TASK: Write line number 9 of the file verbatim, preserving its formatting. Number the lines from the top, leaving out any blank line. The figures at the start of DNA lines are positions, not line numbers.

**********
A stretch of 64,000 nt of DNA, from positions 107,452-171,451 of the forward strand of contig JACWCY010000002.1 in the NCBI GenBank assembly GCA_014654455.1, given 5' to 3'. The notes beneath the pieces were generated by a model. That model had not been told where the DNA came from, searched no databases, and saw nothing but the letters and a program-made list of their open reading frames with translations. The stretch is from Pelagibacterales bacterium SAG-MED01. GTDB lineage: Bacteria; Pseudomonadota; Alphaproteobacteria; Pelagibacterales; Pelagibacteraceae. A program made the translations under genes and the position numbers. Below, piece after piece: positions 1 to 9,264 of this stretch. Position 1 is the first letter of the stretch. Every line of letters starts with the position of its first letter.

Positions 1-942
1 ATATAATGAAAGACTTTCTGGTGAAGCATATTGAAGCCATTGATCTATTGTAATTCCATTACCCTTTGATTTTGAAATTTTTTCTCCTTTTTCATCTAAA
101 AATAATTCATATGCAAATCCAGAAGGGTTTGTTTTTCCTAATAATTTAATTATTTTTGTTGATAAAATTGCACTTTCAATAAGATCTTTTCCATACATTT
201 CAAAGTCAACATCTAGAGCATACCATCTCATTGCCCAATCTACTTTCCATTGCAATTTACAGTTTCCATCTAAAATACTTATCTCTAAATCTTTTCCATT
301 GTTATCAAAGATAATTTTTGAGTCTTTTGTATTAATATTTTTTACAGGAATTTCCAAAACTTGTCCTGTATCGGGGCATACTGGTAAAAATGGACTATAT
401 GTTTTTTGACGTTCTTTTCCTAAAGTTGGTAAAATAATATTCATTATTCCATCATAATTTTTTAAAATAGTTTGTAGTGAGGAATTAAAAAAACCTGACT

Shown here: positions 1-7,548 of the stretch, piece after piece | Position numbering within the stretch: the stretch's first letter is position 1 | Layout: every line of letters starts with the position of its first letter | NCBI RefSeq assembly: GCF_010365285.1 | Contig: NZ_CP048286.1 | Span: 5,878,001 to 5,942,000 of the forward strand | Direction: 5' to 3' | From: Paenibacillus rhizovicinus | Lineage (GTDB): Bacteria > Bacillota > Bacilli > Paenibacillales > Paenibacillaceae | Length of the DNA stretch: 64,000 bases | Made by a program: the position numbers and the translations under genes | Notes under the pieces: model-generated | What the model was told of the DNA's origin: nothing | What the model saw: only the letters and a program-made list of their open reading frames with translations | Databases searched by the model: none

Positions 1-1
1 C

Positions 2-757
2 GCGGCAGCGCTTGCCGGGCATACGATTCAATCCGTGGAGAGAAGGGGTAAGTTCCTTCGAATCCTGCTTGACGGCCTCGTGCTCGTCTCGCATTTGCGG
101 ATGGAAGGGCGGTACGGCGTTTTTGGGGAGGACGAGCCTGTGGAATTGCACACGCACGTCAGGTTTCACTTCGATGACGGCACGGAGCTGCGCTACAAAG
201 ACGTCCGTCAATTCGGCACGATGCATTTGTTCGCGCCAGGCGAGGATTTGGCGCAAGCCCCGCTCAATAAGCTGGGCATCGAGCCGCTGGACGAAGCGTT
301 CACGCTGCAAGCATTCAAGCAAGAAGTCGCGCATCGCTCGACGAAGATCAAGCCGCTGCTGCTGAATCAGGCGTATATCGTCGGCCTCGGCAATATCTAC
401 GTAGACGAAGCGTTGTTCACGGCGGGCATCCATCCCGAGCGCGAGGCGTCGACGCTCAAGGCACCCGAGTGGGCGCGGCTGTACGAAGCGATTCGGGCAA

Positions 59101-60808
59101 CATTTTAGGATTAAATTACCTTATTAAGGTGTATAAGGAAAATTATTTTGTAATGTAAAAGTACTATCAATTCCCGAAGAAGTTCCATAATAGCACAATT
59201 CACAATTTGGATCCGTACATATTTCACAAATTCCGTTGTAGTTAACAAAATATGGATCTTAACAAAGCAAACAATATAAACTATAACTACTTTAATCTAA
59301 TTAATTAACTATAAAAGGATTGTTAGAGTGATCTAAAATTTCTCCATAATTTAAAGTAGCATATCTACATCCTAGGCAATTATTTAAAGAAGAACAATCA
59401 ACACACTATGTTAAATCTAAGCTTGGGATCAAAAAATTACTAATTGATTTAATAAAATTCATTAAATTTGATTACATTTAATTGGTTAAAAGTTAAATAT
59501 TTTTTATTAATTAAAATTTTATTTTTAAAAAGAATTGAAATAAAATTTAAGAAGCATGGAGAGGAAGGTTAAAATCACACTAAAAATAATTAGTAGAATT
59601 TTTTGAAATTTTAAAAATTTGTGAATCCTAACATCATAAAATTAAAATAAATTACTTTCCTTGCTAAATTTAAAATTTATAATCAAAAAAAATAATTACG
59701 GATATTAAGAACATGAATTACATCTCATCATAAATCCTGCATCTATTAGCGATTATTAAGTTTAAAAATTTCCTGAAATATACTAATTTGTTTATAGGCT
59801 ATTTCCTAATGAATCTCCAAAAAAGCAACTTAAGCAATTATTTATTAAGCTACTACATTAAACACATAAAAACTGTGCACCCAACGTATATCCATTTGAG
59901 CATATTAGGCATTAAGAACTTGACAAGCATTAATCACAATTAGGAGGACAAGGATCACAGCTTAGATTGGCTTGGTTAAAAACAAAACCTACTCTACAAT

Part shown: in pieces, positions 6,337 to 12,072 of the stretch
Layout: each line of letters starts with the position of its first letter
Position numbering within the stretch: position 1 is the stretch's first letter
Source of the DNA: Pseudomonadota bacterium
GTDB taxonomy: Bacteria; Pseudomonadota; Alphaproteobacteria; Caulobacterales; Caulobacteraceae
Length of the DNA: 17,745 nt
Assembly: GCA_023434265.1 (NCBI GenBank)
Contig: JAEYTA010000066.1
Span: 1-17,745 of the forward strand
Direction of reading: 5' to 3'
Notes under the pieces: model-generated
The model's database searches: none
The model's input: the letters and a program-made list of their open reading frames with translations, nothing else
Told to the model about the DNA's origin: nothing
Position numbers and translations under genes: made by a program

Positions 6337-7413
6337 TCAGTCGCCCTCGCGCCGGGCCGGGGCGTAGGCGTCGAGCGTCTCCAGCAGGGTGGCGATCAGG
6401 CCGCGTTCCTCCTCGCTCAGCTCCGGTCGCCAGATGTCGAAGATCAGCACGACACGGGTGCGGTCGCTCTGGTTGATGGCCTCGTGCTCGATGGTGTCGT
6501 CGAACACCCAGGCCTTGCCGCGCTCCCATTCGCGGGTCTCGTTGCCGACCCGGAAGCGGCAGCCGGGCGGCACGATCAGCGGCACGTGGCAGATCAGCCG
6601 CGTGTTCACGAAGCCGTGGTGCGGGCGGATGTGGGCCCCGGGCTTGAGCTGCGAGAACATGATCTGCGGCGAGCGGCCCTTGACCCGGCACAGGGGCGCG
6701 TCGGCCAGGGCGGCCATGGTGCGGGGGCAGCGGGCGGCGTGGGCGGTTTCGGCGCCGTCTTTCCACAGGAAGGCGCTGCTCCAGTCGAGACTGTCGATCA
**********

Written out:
Positions 1-1